Then the bulkhead side channels into the cabin cover door flanges:

Aft bulkhead side channel match-drilled and clecoed to the cabin cover

Wife match-drilling aft bulkhead side channel into cabin cover

And finally the bottom flange of the door opening into the mid-cabin deck and longerons:

Bottom door opening flange match-drilled and clecoed to the mid-cabin deck and longerons

To my own surprise and relief, the holes did line up nicely right at the center of the longeron flange :)

Next was the forward bulkhead side channels, including the bent top portion:

Forward bulkhead side channel match-drilled and clecoed to the cabin cover

Bent portion of the forward bulkhead side channel and gusset

The right side had almost no gap with the gusset in place, but the left side had a significant gap (meaning I sanded too much?). That doesn't matter much, since it gets filled with structural filler later:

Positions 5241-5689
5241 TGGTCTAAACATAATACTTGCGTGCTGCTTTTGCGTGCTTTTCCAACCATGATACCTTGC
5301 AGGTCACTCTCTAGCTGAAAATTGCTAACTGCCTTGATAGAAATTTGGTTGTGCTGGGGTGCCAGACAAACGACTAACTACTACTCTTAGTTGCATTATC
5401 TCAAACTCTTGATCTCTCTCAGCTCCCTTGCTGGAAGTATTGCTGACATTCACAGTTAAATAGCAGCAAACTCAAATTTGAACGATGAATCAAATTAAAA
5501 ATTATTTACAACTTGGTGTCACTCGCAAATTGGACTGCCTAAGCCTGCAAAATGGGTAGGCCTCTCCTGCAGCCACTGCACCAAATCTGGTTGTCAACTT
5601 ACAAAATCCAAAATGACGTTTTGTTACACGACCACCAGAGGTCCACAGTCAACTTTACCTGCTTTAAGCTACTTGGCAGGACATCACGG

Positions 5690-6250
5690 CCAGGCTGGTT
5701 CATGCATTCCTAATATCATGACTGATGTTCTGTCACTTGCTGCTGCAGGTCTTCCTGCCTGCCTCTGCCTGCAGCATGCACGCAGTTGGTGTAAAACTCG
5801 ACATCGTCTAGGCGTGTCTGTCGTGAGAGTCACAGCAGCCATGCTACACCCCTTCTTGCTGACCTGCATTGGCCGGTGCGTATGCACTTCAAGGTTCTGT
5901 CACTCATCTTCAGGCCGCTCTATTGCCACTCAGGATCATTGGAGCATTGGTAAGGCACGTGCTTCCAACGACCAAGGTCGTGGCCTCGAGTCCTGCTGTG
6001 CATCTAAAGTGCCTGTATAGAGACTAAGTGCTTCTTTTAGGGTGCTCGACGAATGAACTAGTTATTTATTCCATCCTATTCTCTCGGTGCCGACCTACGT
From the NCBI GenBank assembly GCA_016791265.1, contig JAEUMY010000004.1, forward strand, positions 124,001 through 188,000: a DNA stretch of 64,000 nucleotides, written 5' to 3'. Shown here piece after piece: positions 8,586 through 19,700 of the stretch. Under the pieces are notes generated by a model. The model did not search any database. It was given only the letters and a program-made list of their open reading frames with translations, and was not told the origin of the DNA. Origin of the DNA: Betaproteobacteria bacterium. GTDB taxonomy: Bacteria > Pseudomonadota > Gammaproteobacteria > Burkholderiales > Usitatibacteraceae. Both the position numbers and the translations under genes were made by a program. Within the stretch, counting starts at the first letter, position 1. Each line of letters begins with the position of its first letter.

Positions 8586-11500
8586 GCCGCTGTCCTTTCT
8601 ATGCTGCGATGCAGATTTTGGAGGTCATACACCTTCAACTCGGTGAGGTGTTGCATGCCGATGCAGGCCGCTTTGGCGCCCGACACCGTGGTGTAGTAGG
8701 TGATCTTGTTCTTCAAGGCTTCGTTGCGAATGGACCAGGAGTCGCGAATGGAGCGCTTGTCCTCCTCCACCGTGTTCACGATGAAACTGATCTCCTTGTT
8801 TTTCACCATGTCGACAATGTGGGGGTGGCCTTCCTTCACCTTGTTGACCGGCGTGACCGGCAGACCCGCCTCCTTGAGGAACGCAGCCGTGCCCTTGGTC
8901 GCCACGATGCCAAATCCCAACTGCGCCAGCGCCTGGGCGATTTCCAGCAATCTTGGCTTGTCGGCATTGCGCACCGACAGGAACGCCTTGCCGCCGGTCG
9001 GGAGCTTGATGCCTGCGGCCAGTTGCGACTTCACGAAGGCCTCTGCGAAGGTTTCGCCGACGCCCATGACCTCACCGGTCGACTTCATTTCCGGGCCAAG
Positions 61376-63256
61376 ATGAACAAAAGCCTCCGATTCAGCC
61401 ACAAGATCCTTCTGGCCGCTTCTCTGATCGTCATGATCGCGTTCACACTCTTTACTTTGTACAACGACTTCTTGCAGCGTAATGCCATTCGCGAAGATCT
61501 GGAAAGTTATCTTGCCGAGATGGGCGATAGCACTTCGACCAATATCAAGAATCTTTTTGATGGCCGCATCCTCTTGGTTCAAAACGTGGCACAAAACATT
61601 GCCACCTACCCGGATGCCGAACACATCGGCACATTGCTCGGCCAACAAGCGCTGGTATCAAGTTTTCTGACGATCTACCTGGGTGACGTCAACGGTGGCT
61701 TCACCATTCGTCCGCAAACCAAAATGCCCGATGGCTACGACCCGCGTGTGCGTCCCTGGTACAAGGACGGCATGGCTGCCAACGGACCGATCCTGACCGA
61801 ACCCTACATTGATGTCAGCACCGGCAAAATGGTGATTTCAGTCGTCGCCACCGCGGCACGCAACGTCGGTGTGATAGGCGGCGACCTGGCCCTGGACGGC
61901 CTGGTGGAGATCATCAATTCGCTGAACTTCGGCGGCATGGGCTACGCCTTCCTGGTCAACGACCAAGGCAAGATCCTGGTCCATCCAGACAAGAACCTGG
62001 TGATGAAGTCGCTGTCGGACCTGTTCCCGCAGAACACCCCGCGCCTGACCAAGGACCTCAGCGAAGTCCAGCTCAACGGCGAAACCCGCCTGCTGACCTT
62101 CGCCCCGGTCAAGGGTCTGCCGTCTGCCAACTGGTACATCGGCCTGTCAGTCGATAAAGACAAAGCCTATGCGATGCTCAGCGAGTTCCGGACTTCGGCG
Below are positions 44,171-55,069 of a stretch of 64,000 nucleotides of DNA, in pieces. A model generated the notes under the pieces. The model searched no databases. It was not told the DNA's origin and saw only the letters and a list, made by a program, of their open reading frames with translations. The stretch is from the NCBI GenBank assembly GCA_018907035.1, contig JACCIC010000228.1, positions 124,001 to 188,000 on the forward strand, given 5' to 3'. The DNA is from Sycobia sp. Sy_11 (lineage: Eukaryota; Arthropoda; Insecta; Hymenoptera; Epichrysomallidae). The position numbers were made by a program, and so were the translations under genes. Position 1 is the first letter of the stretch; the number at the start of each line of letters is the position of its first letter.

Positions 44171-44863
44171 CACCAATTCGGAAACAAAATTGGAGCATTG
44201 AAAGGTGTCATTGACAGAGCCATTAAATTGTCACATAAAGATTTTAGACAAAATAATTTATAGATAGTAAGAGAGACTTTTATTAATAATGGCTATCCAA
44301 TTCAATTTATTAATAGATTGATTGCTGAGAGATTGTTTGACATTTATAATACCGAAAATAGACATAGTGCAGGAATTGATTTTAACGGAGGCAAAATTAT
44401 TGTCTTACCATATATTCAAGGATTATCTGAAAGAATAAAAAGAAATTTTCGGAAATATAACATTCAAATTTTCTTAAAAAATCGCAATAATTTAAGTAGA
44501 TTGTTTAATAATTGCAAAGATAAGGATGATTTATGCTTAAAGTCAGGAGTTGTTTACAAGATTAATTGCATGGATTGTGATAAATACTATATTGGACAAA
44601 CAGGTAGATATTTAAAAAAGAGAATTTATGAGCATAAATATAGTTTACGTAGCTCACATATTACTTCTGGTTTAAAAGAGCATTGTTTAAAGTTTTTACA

Right bulkhead side channel, with no gap to the cabin cover

Left bulkhead side channel, with a significant gap to the cabin cover

It was then time to final-drill those holes to size (#12 on the bulkhead, #19 on the mid-cabin deck), which became significantly easier after I removed the forward top skin:

Door opening flanges final-drilled to the metal structure

And finally, I countersunk the holes for screws to sit flush (contrary to what the manual says, there is room for a countersink cage on the bottom flange):

Bottom door opening flange with countersunk holes for screws

Screw sitting flush on the bottom flange of the cabin cover door opening

Aft door flange holes after countersinking

Screws sitting flush against the aft door flange

The forward vertical flange is where the thickness difference is most apparent, and the countersink is clearly at a slant relative to the gel-coated surface, and those holes required me to at least hand-tighten the screws in order to see if they were really flush:

Screws sitting flush against the forward door flange


Screws sitting flush against the outboard side of the tapered flange